Immunology

'Natural immunity' from omicron is weak and limited, study finds

In unvaccinated people, infection with the omicron variant of SARS-CoV-2 provides little long-term immunity against other variants, according to a new study by researchers at Gladstone Institutes and UC San Francisco (UCSF), ...

Diseases, Conditions, Syndromes

Kidney protein as potential target for treating autoimmune diseases

Approximately 23.5 million people in the U.S. have an autoimmune disease, and some studies suggest that number could be rising. New research using a mouse model for multiple sclerosis has uncovered a potential new area to ...

Neuroscience

Choroid plexus volume linked to Alzheimer's disease

Increased volume of an important structure in the brain called the choroid plexus is linked to greater cognitive impairment and Alzheimer's disease, according to a new study published in the journal Radiology.

Diseases, Conditions, Syndromes

Dynamics of adaptive immunity in tuberculosis uncovered

Unlike other infectious diseases that affect the lungs, the immune response to fight tuberculosis (TB) infections develops at least twice as slowly. Until recently, the dynamic interplay between bacteria and the host's immune ...

Immunology

Next-gen vaccines set to maintain immunity as the years advance

Vaccine potency drops in the elderly and little is known about why this happens. Now, European scientists are on a mission to understand waning immunity and to develop strategies that make vaccines work effectively in all ...

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Immunity (medical)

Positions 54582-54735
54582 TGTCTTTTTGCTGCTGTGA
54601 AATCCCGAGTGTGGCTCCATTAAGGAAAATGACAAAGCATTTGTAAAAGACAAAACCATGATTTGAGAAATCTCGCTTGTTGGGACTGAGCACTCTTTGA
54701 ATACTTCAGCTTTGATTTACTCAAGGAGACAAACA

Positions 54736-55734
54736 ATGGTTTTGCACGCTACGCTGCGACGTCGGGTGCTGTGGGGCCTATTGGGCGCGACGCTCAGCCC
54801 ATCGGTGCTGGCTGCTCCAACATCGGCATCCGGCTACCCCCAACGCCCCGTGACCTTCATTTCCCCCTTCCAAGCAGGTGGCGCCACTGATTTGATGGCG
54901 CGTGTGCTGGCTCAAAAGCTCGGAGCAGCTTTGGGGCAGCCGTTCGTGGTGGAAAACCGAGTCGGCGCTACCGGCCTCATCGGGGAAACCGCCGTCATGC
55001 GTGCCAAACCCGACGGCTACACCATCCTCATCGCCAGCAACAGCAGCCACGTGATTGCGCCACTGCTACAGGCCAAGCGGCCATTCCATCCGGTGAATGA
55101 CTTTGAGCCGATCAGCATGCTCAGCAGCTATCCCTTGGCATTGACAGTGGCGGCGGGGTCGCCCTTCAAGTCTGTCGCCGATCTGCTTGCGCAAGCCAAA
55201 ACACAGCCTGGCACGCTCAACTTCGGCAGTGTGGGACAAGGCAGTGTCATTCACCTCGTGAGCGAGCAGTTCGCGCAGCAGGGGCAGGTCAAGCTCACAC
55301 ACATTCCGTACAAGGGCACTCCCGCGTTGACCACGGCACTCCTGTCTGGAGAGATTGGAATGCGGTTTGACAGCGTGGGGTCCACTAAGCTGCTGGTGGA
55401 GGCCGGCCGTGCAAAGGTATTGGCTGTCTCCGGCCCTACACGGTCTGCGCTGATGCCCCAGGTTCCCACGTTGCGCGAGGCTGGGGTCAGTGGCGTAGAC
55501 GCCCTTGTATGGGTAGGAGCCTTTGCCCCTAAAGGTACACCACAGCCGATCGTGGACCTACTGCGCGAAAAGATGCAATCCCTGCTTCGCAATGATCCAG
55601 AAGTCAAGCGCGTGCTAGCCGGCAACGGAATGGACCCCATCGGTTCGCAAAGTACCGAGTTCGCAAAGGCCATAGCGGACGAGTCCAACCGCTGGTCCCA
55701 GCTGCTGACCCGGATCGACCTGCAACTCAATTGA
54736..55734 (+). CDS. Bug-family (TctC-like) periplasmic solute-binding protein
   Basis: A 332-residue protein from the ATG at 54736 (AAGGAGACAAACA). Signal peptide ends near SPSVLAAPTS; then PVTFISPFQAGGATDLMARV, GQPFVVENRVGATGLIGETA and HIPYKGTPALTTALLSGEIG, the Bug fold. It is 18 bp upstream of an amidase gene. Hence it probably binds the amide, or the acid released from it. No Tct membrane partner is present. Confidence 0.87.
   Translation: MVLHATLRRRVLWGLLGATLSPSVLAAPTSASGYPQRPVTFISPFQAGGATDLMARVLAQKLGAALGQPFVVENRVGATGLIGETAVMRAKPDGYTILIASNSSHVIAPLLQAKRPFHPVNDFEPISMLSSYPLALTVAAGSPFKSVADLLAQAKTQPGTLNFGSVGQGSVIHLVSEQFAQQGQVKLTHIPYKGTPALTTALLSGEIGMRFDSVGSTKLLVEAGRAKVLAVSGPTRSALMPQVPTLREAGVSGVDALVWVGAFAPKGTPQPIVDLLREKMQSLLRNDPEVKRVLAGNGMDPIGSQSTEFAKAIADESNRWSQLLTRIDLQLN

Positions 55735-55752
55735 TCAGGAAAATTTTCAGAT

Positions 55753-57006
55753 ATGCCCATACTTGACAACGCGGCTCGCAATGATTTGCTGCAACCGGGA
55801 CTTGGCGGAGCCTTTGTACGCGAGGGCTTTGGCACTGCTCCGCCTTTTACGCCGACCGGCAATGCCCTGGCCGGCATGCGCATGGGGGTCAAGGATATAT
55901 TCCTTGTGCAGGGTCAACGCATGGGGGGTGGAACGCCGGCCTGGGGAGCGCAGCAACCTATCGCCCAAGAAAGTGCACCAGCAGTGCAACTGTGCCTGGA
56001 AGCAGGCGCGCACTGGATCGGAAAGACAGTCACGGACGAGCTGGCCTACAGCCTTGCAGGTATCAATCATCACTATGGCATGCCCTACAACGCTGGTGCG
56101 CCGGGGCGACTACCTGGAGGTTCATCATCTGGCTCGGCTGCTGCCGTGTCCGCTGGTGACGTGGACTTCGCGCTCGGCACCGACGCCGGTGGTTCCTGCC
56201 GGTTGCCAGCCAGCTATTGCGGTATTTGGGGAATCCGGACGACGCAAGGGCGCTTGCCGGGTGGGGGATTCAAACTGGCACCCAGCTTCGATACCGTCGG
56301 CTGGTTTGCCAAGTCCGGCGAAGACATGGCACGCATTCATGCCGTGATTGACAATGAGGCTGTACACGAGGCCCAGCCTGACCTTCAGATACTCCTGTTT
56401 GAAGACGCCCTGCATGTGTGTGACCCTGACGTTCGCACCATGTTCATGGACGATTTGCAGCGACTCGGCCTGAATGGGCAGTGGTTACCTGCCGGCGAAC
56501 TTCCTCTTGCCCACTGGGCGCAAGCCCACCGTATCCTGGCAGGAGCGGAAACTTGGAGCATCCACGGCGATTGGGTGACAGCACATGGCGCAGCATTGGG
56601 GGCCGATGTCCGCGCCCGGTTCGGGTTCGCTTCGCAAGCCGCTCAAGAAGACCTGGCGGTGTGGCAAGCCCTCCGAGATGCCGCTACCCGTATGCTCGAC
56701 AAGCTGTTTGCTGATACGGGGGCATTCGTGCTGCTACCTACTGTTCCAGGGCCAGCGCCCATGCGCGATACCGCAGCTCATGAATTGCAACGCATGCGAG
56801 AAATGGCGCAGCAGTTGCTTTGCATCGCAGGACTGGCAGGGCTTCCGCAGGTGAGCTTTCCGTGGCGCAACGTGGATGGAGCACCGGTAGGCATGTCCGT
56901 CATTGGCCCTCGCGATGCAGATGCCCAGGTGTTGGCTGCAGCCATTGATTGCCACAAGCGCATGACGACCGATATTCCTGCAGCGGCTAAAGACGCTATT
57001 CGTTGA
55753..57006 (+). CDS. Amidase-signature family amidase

Immunity is a biological term that describes a state of having sufficient biological defenses to avoid infection, disease, or other unwanted biological invasion. Immunity involves both specific and non-specific components. The non-specific components act either as barriers or as eliminators of wide range of pathogens irrespective of antigenic specificity. Other components of the immune system adapt themselves to each new disease encountered and are able to generate pathogen-specific immunity.

Adaptive immunity is often sub-divided into two major types depending on how the immunity was introduced. Naturally acquired immunity occurs through contact with a disease causing agent, when the contact was not deliberate, whereas artificially acquired immunity develops only through deliberate actions such as vaccination. Both naturally and artificially acquired immunity can be further subdivided depending on whether immunity is induced in the host or passively transferred from a immune host. Passive immunity is acquired through transfer of antibodies or activated T-cells from an immune host, and is short lived, usually lasts only a few months, whereas active immunity is induced in the host itself by antigen, and lasts much longer, sometimes life-long. The diagram below summarizes these divisions of immunity.

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